Hypnobirthing. It’s all the talk lately with Kate apparently using it during her labor. (Side note: how do we know this stuff about her?) I have friends that have done it, there are classes locally for it, and it seems once people get on board, they tend to never look back.
So what exactly is hypnobirthing? Do you, as the tabloids seem to think, hypnotize yourself during labor? How is that possible? Is it strictly for natural birth? Does it tie into any other parts of life besides labor?
Hypnobirthing was founded by Marie Mongan, author of Hypnobirthing: The Mongan Method, who says, “My dream is that every woman, everywhere, will know the joy of a truly safe, comfortable and satisfying birthing for herself and her baby.”
I first started using hypnobirth techniques like relaxation and mediation a few months ago with my grief therapist. She saw how anxious I was getting about going back to the hospital and being in labor after the loss of my twins, and thought learning how to calm my emotions and thoughts would help. There wasn’t anything crazy or strange about this, it was simply closing my eyes as she talked me through relaxing my body.
“When you have your baby with HypnoBirthing®, you will not be in a trance or a sleep. What you will experience is similar to the daydreaming, or focusing, that occurs when you are engrossed in a book or a movie or staring into a fire.” – Hypnobirthing.com
Anne Marie from DoNotFaint.com used hypnobirthing for her son’s birth and now is working to become an instructor with her instructor/doula Kate. She has been my biggest advocate for this and says, “I was so convinced that my body was made for birthing and that I was going to be safe, joyful, comfortable and satisfied, that I felt genuine confusion when my husband, doula, midwife and nurse suddenly all started saying ‘You’re doing great!’ in what sounded like really loud voices to me, at the time. I was later told that they were trying to cover up the sound of another mother crying out in pain in another room. My response was to think they were totally nuts, because it was totally obvious to me that I had never been better, in my entire life. Giving birth was the single best experience of my life.”
Hypnobirthing has very similar techniques. Color visualization, learning to relax the tension out of your body, focusing on surges rather than painful contractions. While my husband is still a bit hesitant to work with me on the visuals and audio, my doula has been studying up on it to help me during labor.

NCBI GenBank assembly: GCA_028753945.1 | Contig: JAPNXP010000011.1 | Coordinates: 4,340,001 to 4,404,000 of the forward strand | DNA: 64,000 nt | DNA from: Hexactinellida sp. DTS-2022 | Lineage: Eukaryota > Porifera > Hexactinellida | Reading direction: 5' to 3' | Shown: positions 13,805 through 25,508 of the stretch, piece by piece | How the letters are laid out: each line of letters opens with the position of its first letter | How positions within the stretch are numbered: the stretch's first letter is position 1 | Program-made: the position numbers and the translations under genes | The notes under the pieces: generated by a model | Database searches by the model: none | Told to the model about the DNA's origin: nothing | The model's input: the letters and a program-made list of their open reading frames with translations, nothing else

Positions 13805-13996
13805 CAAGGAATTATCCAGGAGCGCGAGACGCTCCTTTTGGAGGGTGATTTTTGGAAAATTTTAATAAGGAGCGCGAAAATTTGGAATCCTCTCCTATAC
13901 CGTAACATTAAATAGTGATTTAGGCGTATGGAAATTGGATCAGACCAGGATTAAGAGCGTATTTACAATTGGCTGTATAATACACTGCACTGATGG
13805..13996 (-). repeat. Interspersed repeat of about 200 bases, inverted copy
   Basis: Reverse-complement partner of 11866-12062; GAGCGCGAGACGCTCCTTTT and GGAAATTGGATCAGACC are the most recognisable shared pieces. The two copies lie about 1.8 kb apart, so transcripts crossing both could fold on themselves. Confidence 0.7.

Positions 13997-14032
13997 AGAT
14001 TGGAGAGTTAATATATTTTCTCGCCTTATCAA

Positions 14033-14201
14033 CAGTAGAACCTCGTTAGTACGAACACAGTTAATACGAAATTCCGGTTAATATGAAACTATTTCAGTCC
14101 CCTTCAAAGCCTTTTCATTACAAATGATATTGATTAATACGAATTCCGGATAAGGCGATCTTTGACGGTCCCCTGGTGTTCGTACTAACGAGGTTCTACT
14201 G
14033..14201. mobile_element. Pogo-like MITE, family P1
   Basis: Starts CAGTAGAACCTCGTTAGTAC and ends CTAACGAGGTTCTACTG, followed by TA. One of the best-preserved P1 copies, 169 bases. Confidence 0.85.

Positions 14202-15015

- “hypnosis” the way a show in Vegas uses the word
- only for home births
- a new idea–“In 1989, the HypnoBirthing movement came onto the birthing scene … ” (page 6)
- at odds with Western medicine — It only seems to be, sometimes, because some of the practices seem to clash with the habits many doctors and nurses have acquired, since the time when common practice was to knock women out with general anesthesia and get the baby out with forceps or a vacuum
- an attempt to remove the mother OR her partner from the experience of birth
- aiming for intervention-free, “natural” birth, but the techniques have proven useful in any kind of birth, even during a cesarean section, when a mother can use them to visualize a healthy surgery, a healthy baby, a baby in her arms, to stay present even when there is a big sheet put up and it might feel very unnatural.
- based on medical research dating back to a doctor in England in the early 20th century, who found that women who were afraid of giving birth experienced more pain than women who were unafraid of childbirth (usually, women who experienced childbirth quite often themselves, had witnessed many other women give birth, and who happened to also be quite poor).
- “The program is designed to for you both, for your birth companion will play a vital role during your pregnancy and the birthing itself. … HypnoBirthing is designed to enhance those feelings of uniqueness and awe [during any pregnancy and birth], helping you to reach an awareness of your body as the most perfect instrument of nature.” (xxi & xxii)
“HypnoBirthing uses ANATOMY AND PHYSIOLOGY to explain how birth works and why your body is going to rock this; it is basic stuff that a shockingly high percentage of women do not know.” – Anne Marie
One of the things I love the most about hypnobirth is that you don’t feel pressured to have to have a natural birth or be a failure otherwise. Unlike many other methods where natural birth is pounded into a woman’s head as the “only way,” the hypnobirth site even has a section on their blog for c-sections and special circumstances. Written by a mom of multiple c-section births, it’s comforting to know that should things not go as planned or aren’t going to be normal (I may be induced for example), hypnobirth still comes strongly into play.
Photo credit: istockphotos.com
Diana blogs on raising a toddler daughter, the loss of her twin boys, and a baby boy on the way on the aptly named Hormonal Imbalances. Smaller glimpses into her day are on Twitter, Facebook, and Pinterest.
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